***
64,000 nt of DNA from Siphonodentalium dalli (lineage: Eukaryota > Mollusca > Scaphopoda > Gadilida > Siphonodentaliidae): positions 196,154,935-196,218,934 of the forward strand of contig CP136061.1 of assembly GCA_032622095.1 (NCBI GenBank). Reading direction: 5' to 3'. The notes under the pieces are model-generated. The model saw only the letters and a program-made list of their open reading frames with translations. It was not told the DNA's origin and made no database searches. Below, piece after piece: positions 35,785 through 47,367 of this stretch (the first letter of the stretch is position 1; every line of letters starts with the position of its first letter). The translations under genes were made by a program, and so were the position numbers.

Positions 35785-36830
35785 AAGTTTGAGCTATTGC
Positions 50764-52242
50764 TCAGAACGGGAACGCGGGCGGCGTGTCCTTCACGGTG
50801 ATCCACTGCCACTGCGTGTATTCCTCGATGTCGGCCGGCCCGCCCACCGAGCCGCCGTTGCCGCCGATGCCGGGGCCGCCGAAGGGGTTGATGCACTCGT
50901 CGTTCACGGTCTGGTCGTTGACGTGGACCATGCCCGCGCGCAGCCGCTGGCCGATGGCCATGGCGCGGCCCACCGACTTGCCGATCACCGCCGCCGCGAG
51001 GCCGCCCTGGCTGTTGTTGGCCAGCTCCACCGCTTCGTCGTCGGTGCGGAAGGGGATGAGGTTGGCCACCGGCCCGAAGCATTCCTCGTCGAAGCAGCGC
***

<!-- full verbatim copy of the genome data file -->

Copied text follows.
64,000 nt of DNA from Siphonodentalium dalli (lineage: Eukaryota > Mollusca > Scaphopoda > Gadilida > Siphonodentaliidae): positions 196,154,935-196,218,934 of the forward strand of contig CP136061.1 of assembly GCA_032622095.1 (NCBI GenBank). Reading direction: 5' to 3'. The notes under the pieces are model-generated. The model saw only the letters and a program-made list of their open reading frames with translations. It was not told the DNA's origin and made no database searches. Below, piece after piece: positions 35,785 through 47,367 of this stretch (the first letter of the stretch is position 1; every line of letters starts with the position of its first letter). The translations under genes were made by a program, and so were the position numbers.

Positions 35785-36830
35785 AAGTTTGAGCTATTGC
Positions 50764-52242
50764 TCAGAACGGGAACGCGGGCGGCGTGTCCTTCACGGTG
50801 ATCCACTGCCACTGCGTGTATTCCTCGATGTCGGCCGGCCCGCCCACCGAGCCGCCGTTGCCGCCGATGCCGGGGCCGCCGAAGGGGTTGATGCACTCGT
50901 CGTTCACGGTCTGGTCGTTGACGTGGACCATGCCCGCGCGCAGCCGCTGGCCGATGGCCATGGCGCGGCCCACCGACTTGCCGATCACCGCCGCCGCGAG
51001 GCCGCCCTGGCTGTTGTTGGCCAGCTCCACCGCTTCGTCGTCGGTGCGGAAGGGGATGAGGTTGGCCACCGGCCCGAAGCATTCCTCGTCGAAGCAGCGC